The pandemic of 1918 raced around the globe, killing at least 50 million worldwide, according to the Centers for Disease Control and Protection. Nearly 675,000 of those deaths occurred in the United States. The H1N1 virus, also called the Spanish flu, was first observed in Europe, the United States, and parts of Asia.

In a now familiar ordeal, people were required to wear masks. Businesses, schools, and theaters were shuttered, as hospitals were overrun with flu patients.1 There is no universal consensus as to where the pandemic started, but in the United States, it was first identified in military personnel in the spring of 1918.

The similarities between the pandemic of 1918 and the 2020 coronavirus pandemic are eerie. There is, however, one other similarity that generates optimism. The Spanish flu sparked a wave of innovation to help stop the spread of communicable diseases. The same trend seems to be occurring in response to the coronavirus.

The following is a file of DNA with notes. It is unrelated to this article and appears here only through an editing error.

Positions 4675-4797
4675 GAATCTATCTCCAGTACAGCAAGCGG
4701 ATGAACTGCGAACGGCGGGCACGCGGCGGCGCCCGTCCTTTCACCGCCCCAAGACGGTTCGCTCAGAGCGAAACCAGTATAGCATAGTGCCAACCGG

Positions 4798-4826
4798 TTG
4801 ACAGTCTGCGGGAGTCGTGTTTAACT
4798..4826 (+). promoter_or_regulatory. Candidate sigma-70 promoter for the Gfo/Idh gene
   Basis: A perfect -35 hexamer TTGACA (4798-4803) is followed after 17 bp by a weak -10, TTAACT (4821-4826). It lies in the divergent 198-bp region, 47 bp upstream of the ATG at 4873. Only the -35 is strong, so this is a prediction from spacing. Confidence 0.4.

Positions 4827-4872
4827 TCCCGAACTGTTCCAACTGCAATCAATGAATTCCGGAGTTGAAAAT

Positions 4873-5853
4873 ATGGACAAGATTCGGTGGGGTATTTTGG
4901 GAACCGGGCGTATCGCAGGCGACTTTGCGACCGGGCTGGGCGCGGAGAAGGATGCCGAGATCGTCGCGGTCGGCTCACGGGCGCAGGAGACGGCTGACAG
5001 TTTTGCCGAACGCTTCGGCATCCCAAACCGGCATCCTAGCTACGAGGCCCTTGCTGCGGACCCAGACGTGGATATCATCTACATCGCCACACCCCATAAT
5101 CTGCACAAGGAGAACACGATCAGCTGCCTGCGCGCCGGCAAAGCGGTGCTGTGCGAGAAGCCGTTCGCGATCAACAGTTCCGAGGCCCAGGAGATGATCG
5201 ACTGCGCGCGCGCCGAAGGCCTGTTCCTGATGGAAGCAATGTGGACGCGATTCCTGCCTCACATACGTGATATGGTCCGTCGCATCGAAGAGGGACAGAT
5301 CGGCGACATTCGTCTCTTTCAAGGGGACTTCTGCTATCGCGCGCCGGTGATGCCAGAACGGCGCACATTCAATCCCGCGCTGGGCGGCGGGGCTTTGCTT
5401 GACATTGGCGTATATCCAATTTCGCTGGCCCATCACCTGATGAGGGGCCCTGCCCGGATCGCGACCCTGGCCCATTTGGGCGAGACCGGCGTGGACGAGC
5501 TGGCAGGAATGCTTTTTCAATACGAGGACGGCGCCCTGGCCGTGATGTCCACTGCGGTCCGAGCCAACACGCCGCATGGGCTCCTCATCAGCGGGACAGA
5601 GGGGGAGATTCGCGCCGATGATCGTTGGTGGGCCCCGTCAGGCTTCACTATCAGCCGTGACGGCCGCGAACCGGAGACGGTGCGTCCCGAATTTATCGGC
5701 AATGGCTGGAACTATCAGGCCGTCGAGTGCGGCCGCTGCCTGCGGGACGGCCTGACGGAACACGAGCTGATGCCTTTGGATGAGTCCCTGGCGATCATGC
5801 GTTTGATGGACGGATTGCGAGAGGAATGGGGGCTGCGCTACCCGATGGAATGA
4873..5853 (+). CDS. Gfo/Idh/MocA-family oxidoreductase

“Pandemics have ravaged civilizations through history,” Glenn McDonald wrote on last June. “But global health crises have sparked progress in culture and society, changing lives for the better. Water and sanitations systems improved, and revelations led to innovations in limiting disease spread as well as in treatments and vaccines.”2

Some innovations began before the pandemic and saw swift growth. Others were tied directly to the pandemic. They incorporated different technology and came in all shapes and sizes. The most important takeaway, though, is that innovation will never be a pandemic casualty.

Using Ultraviolet Light

The hands-free door opener includes shafts and sleeve bearing flanges from igus. (Credit: MYT Wares)

The products that help stop the spread of communicable diseases range from simple to sophisticated. Some are large, others are small, some are costly, and others are quite inexpensive. They all play a piece in supporting a global fight.